And so we didn’t castrate. What we observed in the paddocks was boars from tiny little piglets through to 60kg growers appearing to ‘play fight’ a fair bit, and to hassle the gilts regularly from a couple months old, including clumsy mating attempts from a young age. They tend to be dominant in the herd, making the gilts less likely to get their fair share of the feed, and if they come together with another young boar from a different family group in another paddock while we move stock, they fight fairly vigorously from about four or five months old. We’ve not had any seriously injured, but torn ears and skin abrasions are common consequences of such aggressive interactions, which also occur around feeding time (amongst gilts and sows too - not just the boars).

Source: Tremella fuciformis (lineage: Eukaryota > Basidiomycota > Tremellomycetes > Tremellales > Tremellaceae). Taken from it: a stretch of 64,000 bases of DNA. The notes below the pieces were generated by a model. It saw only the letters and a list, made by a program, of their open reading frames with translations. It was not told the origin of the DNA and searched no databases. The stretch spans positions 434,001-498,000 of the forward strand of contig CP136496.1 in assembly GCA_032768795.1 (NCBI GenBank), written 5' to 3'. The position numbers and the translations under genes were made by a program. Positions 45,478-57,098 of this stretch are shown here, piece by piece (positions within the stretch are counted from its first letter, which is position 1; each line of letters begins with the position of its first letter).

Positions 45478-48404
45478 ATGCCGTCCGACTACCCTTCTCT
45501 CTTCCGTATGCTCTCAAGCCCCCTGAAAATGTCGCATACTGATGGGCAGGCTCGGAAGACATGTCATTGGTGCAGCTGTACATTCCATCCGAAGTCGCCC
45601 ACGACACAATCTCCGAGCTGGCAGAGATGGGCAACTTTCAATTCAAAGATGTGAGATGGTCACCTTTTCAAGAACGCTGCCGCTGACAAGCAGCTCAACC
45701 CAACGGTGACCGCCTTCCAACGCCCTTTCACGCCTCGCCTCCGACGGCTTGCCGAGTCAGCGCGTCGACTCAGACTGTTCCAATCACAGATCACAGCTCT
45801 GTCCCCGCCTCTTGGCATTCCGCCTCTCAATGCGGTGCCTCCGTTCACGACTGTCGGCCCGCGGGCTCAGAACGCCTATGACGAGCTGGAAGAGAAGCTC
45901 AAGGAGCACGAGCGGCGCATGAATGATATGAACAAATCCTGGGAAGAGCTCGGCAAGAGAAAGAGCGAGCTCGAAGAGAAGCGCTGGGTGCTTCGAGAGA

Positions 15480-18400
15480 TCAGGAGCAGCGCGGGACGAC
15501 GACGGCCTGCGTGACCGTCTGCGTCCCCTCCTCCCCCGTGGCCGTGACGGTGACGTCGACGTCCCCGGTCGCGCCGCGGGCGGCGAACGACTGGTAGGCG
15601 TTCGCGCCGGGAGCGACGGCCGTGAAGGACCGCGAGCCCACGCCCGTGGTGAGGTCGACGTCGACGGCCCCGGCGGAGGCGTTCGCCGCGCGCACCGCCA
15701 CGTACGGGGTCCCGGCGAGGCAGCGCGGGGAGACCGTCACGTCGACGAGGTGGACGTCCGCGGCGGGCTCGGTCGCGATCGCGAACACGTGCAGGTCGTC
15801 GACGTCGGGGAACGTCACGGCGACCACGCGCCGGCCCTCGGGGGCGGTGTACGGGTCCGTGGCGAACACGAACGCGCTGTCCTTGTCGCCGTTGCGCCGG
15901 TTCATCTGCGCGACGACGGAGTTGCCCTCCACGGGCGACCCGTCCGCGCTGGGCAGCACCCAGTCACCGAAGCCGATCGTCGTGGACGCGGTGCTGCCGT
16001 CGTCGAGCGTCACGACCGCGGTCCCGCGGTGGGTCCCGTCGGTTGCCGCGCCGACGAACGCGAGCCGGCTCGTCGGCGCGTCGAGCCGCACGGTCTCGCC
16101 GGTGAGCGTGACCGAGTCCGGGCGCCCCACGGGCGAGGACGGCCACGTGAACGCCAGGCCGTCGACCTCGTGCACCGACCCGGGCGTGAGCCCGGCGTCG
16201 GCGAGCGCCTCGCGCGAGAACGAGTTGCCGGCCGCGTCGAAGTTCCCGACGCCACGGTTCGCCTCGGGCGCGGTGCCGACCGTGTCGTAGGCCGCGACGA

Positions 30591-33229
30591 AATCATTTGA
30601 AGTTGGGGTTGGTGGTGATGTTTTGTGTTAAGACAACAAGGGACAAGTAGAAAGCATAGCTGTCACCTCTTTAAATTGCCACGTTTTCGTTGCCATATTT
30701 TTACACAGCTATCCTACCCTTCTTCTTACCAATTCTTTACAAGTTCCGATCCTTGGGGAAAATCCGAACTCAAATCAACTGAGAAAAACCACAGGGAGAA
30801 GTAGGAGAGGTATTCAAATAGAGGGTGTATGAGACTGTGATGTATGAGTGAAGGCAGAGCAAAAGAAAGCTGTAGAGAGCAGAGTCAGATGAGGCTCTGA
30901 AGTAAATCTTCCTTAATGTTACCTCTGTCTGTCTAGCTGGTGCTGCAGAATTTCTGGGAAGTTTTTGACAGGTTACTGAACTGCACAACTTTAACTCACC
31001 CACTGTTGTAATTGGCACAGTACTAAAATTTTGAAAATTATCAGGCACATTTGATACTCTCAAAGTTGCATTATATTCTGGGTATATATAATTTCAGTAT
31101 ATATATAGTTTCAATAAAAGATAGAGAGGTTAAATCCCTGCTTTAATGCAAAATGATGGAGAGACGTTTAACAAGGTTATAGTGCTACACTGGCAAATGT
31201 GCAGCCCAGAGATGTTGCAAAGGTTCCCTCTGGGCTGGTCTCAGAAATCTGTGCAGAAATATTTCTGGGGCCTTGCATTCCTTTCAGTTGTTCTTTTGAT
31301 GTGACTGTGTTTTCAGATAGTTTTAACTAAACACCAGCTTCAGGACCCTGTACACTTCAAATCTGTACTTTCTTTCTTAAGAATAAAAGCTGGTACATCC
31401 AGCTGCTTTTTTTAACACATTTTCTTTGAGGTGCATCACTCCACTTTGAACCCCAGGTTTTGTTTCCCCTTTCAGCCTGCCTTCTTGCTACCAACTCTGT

When we slaughtered our first pig, I lived in fear of boar taint, as we’d had trouble finding a butcher and had let the pigs grow on to nearly eight months, well past our planned six. The first loin chops had a very mild taint to them, but were still quite delicious. I cooked our Christmas roast for a huge extended family gathering on a bed of aromatics to try to ward it off, and was clearly successful given the reviews that day. The boars we’ve had slaughtered since have been free of taint until the last one, which had a mild case of it, as noted by The Hangry Bitch who came along to Eat Your Ethics during Harvest Week.

Boar taint is a funny thing - not everybody tastes it to the same degree, and allegedly some can’t taste it at all. It can definitely be managed to some extent in the cooking process, or by turning the meat into sausages or salami where lots of other flavours are at play. I am very sensitive to it, which is rather handy as a pig farmer - we taste some of each pig before we sell the meat. I’ve heard stories from other pig farmers of entire carcasses being pulled from sales due to taint - that’s a lot of lost money in expenses to raise and slaughter that pig with no profit in sight, and a very sad outcome to take a life and be unable to serve it at all. (And to confuse matters, it really is a matter of taste, some people like the flavour of boar taint, though few in Australia.)